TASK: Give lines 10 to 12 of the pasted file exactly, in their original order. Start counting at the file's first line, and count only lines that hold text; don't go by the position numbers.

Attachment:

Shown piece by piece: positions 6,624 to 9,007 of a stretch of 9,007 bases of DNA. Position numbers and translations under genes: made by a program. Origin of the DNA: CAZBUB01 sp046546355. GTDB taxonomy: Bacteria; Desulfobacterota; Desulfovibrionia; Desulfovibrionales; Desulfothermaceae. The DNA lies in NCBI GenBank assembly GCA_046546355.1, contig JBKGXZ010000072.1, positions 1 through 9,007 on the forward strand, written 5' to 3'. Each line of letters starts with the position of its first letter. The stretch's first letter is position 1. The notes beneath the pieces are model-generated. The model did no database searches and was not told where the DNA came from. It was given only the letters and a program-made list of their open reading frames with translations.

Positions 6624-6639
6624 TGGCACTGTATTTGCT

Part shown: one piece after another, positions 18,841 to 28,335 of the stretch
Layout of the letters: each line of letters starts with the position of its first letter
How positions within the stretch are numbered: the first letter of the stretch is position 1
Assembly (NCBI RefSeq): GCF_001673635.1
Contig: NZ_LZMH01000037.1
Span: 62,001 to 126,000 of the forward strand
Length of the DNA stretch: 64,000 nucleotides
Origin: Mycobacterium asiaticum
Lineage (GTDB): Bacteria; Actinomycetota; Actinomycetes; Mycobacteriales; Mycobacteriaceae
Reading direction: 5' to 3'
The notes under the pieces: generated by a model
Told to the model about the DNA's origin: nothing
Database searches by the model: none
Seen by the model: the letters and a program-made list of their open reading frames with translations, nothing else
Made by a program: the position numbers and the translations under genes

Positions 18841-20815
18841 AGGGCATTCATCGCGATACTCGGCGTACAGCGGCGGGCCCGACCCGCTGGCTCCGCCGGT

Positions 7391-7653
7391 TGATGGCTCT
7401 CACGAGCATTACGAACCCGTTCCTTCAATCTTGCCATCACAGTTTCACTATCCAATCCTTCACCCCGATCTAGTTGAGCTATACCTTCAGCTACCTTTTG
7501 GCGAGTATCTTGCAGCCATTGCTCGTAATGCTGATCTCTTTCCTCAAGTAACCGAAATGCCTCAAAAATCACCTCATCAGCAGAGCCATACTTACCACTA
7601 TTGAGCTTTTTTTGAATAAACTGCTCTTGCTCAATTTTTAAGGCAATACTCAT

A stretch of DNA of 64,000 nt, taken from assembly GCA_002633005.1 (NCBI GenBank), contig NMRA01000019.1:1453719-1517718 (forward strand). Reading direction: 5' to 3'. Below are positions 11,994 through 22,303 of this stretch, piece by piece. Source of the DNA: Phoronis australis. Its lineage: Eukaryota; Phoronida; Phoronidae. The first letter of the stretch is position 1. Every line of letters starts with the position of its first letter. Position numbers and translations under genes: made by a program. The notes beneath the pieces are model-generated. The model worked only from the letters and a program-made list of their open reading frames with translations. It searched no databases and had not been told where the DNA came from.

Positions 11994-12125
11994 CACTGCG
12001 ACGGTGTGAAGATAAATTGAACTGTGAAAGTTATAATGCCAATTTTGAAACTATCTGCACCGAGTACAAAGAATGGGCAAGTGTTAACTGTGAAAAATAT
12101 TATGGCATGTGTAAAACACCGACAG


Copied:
Length of the DNA stretch: 64,000 nucleotides
Origin: Mycobacterium asiaticum
Lineage (GTDB): Bacteria; Actinomycetota; Actinomycetes; Mycobacteriales; Mycobacteriaceae